3. The company sells a lot of items that seem out of place. Once I got out of the apparel sections and into the areas selling kitchen appliances and home goods, I noticed that a lot of the products being sold didn’t really mesh with what I envision as the future of JCP. A great example of this was a rack of 50 to 100 boxes of K-cups and Nespresso pods. I simply cannot imagine who comes to Penney’s to load up capsules for their single-serve coffee machine (and after looking at the rapidly approaching expiration date on many of the boxes, the answer might be that not many people do). Thinking about the strategy as presented by Johnson, it is about product quality, with a focus on differentiated experiences and offerings. What the company will do in sections like kitchen to eliminate the plethora of cheap appliances and other trinkets that have no real place in the store and face direct competition with the Walmarts (WMT) and Amazons (AMZN) of the world is still a bit unclear to me.

4. Clearance is popular. Among the busiest sections I found in the store were the clearance racks; many of the people in these sections are what I would describe as your typical Penney’s shopper. I think the target consumer won’t be a frequent guest in the store until the company seriously boosts the marketing spend, and I think letting off the gas for the time being is the right call. As noted above, you risk alienating potential customers for a long time if they show up with expectations of revolutionary change, only to find the same old JCP they’ve always assumed was there (the one their parents dragged them through as a kid for us younger folks).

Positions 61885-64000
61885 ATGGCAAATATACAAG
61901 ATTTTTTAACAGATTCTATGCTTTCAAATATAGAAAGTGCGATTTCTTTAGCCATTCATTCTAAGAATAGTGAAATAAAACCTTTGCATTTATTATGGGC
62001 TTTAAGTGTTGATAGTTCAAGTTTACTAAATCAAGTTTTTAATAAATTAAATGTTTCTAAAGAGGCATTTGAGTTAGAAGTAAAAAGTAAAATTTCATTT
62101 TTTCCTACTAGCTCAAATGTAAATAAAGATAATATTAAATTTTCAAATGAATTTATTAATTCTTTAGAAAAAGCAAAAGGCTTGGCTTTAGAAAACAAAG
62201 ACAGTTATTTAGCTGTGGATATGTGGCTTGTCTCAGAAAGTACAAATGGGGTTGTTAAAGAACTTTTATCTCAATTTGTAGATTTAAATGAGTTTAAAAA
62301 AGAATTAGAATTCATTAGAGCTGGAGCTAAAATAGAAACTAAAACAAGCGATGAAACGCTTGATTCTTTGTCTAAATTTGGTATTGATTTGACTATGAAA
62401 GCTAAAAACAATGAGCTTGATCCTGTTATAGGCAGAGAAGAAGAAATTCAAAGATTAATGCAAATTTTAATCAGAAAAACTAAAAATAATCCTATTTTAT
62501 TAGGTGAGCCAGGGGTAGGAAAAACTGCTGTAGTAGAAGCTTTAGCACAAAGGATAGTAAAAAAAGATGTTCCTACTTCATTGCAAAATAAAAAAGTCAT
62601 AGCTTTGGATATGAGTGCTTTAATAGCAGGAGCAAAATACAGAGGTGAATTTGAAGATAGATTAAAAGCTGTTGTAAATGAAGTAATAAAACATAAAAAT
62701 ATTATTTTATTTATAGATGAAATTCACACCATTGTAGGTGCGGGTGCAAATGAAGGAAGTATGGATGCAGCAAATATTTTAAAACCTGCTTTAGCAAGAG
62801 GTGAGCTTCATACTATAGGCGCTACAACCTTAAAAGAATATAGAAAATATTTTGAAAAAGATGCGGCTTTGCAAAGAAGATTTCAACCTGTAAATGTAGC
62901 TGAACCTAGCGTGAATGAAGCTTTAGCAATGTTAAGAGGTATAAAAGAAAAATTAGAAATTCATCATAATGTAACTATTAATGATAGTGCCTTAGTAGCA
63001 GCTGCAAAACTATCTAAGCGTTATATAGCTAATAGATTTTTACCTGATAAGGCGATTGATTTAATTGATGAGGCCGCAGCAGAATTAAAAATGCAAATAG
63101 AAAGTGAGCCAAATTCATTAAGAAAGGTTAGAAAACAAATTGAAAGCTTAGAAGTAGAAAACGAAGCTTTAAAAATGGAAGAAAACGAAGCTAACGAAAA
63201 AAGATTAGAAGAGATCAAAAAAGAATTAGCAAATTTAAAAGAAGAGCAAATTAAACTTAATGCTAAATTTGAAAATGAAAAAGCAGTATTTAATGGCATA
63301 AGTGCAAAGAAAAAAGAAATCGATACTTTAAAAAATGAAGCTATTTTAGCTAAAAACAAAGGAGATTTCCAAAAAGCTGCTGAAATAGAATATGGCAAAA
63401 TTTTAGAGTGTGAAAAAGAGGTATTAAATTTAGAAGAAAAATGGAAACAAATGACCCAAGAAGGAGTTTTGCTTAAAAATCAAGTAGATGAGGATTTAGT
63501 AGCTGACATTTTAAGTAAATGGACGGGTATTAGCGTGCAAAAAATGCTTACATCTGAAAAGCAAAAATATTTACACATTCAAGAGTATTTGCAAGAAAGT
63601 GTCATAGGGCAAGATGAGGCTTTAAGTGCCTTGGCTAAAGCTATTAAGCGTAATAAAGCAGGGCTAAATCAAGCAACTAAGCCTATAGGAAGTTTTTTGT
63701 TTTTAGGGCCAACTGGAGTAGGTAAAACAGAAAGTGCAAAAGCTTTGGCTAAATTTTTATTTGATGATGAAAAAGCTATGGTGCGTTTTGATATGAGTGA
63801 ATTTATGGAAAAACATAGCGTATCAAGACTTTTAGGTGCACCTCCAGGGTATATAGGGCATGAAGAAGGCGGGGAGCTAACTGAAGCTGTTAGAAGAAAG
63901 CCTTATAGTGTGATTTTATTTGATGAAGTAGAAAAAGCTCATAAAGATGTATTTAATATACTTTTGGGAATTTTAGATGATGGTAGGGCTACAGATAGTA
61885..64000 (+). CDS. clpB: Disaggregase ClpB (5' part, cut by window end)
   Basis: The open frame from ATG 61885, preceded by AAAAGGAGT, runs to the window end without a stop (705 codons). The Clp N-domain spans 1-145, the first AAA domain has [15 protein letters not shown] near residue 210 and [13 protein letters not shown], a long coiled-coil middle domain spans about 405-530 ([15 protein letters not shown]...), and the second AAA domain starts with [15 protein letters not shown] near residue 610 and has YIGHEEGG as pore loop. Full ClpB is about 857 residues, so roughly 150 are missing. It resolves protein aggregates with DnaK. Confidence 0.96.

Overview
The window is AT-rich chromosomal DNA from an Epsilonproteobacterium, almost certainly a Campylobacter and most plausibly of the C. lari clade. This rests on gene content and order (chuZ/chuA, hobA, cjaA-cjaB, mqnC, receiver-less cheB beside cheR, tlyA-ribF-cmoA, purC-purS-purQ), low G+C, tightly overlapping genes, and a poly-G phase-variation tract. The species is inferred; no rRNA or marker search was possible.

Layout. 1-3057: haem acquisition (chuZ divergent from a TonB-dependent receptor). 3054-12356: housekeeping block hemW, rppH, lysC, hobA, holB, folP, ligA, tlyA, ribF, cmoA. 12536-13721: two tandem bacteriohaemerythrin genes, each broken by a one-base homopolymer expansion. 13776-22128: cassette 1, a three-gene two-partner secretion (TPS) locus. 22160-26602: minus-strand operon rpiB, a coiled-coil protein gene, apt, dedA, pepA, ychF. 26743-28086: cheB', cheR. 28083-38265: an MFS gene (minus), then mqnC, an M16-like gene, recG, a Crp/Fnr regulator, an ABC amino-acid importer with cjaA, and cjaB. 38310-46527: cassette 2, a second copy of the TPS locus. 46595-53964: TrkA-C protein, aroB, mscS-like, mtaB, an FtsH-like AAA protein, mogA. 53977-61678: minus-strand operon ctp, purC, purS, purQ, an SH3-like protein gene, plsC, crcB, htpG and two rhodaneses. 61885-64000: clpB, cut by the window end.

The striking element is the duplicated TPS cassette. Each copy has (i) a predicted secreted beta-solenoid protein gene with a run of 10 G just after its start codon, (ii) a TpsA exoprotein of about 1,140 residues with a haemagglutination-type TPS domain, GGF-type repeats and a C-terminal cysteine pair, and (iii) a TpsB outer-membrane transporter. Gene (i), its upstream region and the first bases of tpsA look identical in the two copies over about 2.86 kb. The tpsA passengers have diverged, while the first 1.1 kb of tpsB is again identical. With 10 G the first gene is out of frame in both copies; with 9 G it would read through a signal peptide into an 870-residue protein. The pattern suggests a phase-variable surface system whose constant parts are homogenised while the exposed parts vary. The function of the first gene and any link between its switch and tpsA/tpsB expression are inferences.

The Employee Perspective

Besides my own experience, I made an effort to talk with associates about the change; all of the people I talked to recognized that change was underway, but some admitted that they didn’t have a clear vision of the end goal, which I think (if it’s a result of inadequate communication) is a major error on the part of management. When I asked above traffic, the general response was that it was so-so, with no indication that it had changed in a big way over the past few months.